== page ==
Much of the discussion around coronavirus has been framed around mathematical models and graphs – flatten the curve; 3-day doubling, days since 100 cases. It’s been focused on facts, perhaps at the expense of a cohesive, memorable, unifying narrative. By comparison, 'Do it for Dawn' type posts - many of which have been promoted on social media - have had a much bigger impact because it tells a clear story centred around an individual. A medic, physically and emotionally exhausted from fighting the pandemic, breaks down as she describes the frustration of finding the shelves stripped of provisions she desperately needs; stripped by the people she’s trying to help.
This is something we are increasingly beginning to see.
Framing, endowment and the identifiable victim effect
Framing: we decide on options based on whether the options are presented with positive or negative connotations; e.g. as a loss or as a gain. People tend to avoid risk when a positive frame is presented but seek risks when a negative frame is presented.
Endowment effect: people are more likely to retain an object they own than acquire that same object when they do not own it. We value something more if we have, than if we don't.
Identifiable victim: tendency of individuals to offer greater aid when a specific, identifiable person ("victim") is observed suffering, as compared to a large, vaguely defined group with the same need.
The way in which social distancing was initially framed was negative.
On March 16th, when Boris Johnson requested that people begin to avoid all unnecessary social distancing, the reason that the request hadn’t been made earlier was given as follows:
“The answer is that we are asking people to do something that is difficult and disruptive of their lives.”
And on March 20th:
“Bit by bit, day by day, by your actions, your restraint and your sacrifice…”
From the perspective of the individual the policy of self-isolation has been framed in negative terms – disruption, sacrifice and loss of liberty.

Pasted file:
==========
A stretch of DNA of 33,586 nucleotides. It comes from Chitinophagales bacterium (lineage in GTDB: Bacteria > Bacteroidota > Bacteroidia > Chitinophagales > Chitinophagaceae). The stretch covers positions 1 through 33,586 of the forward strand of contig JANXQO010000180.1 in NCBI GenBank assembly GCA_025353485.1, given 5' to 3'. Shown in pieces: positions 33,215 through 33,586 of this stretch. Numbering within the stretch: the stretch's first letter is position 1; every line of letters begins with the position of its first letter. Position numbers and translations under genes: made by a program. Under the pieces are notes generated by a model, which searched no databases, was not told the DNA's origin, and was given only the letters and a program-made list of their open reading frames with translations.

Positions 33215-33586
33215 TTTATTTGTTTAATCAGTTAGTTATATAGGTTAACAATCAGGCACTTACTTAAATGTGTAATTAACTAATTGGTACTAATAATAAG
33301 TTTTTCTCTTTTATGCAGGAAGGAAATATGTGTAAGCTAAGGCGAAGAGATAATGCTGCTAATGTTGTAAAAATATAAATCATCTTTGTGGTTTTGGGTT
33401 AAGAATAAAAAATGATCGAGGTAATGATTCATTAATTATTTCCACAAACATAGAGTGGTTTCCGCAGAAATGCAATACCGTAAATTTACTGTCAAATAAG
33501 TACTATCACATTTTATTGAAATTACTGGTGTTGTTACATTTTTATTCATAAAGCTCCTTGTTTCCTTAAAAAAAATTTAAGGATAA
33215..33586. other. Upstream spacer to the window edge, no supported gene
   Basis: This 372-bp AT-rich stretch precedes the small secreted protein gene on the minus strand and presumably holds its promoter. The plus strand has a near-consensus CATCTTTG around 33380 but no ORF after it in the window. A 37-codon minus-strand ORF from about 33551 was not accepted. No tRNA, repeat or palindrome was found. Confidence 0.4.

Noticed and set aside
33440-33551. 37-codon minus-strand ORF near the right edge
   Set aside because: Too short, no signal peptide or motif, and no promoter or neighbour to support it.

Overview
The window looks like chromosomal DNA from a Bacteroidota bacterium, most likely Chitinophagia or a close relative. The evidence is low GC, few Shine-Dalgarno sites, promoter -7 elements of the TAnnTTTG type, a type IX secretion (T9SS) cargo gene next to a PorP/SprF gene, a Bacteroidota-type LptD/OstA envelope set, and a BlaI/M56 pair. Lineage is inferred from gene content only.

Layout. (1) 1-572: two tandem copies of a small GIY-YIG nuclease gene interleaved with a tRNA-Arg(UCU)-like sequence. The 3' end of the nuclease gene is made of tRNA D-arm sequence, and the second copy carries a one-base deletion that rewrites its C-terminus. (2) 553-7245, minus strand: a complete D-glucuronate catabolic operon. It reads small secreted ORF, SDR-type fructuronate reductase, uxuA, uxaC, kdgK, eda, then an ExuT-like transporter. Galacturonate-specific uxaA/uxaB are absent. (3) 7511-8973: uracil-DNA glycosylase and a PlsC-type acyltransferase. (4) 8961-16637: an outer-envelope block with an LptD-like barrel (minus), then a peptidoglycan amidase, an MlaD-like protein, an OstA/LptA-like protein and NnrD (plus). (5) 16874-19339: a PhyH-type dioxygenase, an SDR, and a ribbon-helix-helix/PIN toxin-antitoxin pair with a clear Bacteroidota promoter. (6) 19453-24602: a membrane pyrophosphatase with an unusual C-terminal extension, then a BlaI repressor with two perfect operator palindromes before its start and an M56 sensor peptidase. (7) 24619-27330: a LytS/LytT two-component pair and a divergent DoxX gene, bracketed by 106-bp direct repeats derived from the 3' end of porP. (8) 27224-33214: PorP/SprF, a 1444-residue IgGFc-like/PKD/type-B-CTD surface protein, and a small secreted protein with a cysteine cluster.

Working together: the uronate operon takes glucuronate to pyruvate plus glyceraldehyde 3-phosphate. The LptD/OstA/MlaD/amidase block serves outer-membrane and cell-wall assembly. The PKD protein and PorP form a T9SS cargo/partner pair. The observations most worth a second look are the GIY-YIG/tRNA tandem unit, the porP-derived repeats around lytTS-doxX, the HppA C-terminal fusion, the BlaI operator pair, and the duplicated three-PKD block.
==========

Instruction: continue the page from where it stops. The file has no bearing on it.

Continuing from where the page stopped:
Moreover, the Government have been asking people to give up their freedom and make sacrifices to save a broadly defined group, rather than a specific individual. The thought that one death is a tragedy, but 1000 deaths are a statistic is an apt description for the identifiable victim effect – the idea that we all have a tendency to respond more strongly to the plight of single identifiable person than we do to a large group.
Normalcy bias: people believe things will continue to function the way they normally have functioned in the past, and therefore underestimate both the likelihood of a disaster and its possible effects.
Normalcy bias is to some degree the culmination of the combined impact of the above. The bias describes people’s tendency to drastically underestimate the impact of a disaster. For instance, Roman citizens living in Pompeii watched for several hours as Mt. Vesuvius erupted, thousands of Louisiana residents didn’t flee the state as hurricane Katrina approached, why we are still using plastic and oil as the seas rise and our climate heats up, and why until the 23rd March thousands of British citizens were still congregating in groups.
We just don’t believe it can be that bad.
Scientists actually have a term for the period of 'waiting for the disaster to happen', called milling (as in, 'milling about') and it is typically planned in to any form of disaster response. It is likely to be particularly visible when a situation strikes quickly, and the level of preparedness is low.
Ironically, one evolutionary explanation for the normalcy bias is that paralysis was sometimes the best thing to do in a disastrous situation – for many predators, prey is harder to spot if it is not moving. As humans have evolved our paralysis has become cognitive rather than physical in some cases.
If only we could wind that evolutionary clock back a little bit, and just stay put.
References & attributions
Tiger image by: R_Winkelmann via Pixabay
 Social norming around tax payments, increasing tax collection rates, reciprocity for organ donation, among others.
 Weinstein, Neil D.; William M. Klein (1995). "Resistance of Personal Risk Perceptions to Debiasing Interventions". Health Psychology. 14 (2): 132–140. Bränström, Richard; Yvonne Brandberg (2010). "Health Risk Perception, Optimistic Bias, and Personal Satisfaction". American Journal of Health Behavior. 34 (2): 197–205. Kahneman, Daniel; Tversky, Amos (1982). "Intuitive prediction: Biases and corrective procedures".